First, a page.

Then again, the SX4 scores in other areas – namely in the driving dynamics bit. Maruti first attempted to make changes to the SX4’s suspension setup in late-2009, when it first brought out the facelifted version. Unlike the pre-facelift model that suffered from being a tad too bouncy, the new one felt more settled and with different spring rates felt a bit plusher on the ride quality front. For the diesel, they have made some more changes to the brakes and suspension to account for the increased weight and power, but have managed to retain that improved ride quality. There is still some bounciness, but it doesn’t tend to bottom out. The Vento feels more adept and mature on flat surfaces and less than ideal roads. It’s better designed to soak in the bad thumps, though it does tend to bottom out on some patches. However, the SX4 fights back with better handling. Despite sitting taller, the SX4 turns into corners quicker and feels more agile – although it still isn’t the class benchmark. Its steering offers more feel and given the motor’s enthusiastic nature, it’s a joy to hustle around corners. The Vento, designed more for cruising than corner carving can’t really keep up with the SX4. Its steering offers very little in terms of feedback and combined with its slightly longer wheelbase makes the car less flickable and slower around bends.

From behind the wheel, the SX4 has some things better sorted. While the steering offers more feel, the controls are light and easy to use. Whether it is the detent-pin equipped gearbox that slots into place beautifully or the light clutch, it is just easier to use around town; so what if it isn’t as driveable as the Vento? Nothing wrong with the Vento’s gearbox which slots into place quite decently, but the heavy clutch will make you want to take a Talwalkar’s membership soon enough. However, this can be forgiven when you run your hand around the cabin and get a good feel of the material used. The plastics, trim and the overall finish are of a slightly higher order here.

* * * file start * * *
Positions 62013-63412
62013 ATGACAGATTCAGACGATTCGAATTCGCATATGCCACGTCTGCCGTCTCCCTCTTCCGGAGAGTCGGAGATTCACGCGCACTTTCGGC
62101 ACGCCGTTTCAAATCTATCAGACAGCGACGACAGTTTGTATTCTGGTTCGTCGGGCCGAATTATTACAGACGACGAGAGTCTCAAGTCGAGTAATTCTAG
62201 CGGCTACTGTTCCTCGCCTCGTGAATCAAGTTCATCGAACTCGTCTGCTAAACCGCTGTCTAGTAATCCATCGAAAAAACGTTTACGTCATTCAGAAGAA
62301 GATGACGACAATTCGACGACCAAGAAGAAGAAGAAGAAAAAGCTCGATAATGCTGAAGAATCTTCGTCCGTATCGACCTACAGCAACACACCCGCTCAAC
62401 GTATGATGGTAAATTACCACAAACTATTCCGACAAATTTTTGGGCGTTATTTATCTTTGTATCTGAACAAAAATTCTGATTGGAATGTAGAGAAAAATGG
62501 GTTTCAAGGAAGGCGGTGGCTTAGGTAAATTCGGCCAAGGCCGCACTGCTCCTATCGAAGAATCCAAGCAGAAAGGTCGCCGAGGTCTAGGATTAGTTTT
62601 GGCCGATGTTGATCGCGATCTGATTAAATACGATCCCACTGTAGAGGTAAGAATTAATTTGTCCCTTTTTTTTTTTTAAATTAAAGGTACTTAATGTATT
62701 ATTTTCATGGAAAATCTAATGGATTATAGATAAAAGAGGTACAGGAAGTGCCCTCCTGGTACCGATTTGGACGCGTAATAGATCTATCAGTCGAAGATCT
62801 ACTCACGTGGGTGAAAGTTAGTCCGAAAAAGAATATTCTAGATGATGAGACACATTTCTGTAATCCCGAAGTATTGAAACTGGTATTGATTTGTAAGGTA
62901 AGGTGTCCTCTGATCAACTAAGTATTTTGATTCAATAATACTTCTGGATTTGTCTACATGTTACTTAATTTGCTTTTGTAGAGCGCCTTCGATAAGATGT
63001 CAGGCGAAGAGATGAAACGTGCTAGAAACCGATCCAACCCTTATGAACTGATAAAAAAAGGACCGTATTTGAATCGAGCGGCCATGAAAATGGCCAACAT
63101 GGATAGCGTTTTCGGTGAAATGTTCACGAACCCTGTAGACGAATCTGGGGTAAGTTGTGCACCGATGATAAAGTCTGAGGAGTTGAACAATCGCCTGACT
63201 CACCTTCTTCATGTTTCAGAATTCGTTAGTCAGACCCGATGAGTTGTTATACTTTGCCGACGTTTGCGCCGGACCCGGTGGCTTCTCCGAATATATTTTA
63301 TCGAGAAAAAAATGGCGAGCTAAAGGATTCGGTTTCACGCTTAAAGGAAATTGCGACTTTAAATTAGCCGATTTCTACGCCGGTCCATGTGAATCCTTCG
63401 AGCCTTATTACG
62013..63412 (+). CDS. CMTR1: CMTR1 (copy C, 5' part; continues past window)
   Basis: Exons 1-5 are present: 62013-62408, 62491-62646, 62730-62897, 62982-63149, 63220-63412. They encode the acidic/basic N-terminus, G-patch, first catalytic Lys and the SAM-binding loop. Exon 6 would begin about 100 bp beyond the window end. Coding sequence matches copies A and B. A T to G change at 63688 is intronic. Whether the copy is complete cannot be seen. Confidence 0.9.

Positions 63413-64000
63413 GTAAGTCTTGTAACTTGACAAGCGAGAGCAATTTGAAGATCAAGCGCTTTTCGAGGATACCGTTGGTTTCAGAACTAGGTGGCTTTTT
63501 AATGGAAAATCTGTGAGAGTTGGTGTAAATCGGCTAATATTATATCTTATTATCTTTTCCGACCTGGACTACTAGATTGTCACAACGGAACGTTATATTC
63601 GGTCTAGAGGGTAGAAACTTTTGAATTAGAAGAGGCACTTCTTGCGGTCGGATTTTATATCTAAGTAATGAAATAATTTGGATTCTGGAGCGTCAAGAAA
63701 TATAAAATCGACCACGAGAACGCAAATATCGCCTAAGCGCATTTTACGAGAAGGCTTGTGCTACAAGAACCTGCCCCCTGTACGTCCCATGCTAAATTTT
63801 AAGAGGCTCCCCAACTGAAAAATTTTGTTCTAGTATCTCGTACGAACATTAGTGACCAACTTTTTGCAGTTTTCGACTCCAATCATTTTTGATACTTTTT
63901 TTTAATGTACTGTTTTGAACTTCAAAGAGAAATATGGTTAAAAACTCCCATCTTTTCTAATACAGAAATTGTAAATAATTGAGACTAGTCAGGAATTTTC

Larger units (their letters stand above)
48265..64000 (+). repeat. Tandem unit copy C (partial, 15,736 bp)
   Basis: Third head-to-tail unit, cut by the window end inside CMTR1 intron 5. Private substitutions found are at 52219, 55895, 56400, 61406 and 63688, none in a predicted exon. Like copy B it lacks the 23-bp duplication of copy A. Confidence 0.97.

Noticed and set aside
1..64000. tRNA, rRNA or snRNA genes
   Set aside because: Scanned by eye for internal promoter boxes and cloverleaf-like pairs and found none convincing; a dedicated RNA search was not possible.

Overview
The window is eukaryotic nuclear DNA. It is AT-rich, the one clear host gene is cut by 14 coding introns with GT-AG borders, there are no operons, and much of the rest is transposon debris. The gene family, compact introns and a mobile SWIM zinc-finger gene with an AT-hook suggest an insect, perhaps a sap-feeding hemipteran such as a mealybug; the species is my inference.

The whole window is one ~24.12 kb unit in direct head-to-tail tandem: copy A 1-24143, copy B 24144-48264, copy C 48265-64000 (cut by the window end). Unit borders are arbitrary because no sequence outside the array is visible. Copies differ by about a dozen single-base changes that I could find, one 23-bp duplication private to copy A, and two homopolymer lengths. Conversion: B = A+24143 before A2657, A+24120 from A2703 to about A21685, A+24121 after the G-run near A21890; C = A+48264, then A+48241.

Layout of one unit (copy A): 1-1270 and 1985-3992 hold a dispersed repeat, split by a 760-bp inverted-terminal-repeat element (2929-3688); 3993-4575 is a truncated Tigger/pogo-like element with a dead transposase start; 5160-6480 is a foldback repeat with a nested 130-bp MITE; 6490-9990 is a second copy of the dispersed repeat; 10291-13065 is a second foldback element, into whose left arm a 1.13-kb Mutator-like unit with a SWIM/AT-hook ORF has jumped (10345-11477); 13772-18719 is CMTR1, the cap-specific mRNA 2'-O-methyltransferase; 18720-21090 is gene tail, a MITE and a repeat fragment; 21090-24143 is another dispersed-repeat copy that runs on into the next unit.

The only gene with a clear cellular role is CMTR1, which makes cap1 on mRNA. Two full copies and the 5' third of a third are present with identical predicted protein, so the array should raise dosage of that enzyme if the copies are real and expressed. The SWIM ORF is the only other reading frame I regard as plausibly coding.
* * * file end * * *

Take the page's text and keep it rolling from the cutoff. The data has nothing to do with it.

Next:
The Highline does not have steering-mounted audio controls, nor does it have an aux/USB port – which the SX4 does. Yet, the overall feel on the Vento is richer and more pleasurable. The SX4 has nice leather as we found on our fully-loaded optional version and even a body-kit (a looker, but totally unnecessary). Some plastics are of a slightly lower grade, but some, like the controls for the air-con, are well finished. Space-wise, the Vento offers better leg room at the rear, but shoulder and head room at the front is better on the SX4.

Eventually, it is the SX4 diesel that tries hard to give the Vento a tough fight – and it does! With a price tag that is about ` 20-50,000 less than the Vento, it seems to be great value for money. What’s more, Maruti have really managed to engineer it well enough to place it one step ahead of the Fiat Linea diesel. But it somehow doesn’t quite come together as well in the end as the Vento. The Vento simply feels like a car that is a class larger and is a more mature package.

Not that the Vento wins by much, but it does manage to hold on to the title of the best diesel sedan under ` 10 lakh. And that should be good enough reason for them to figure out possible future growth projections, just like Maruti had to some years ago.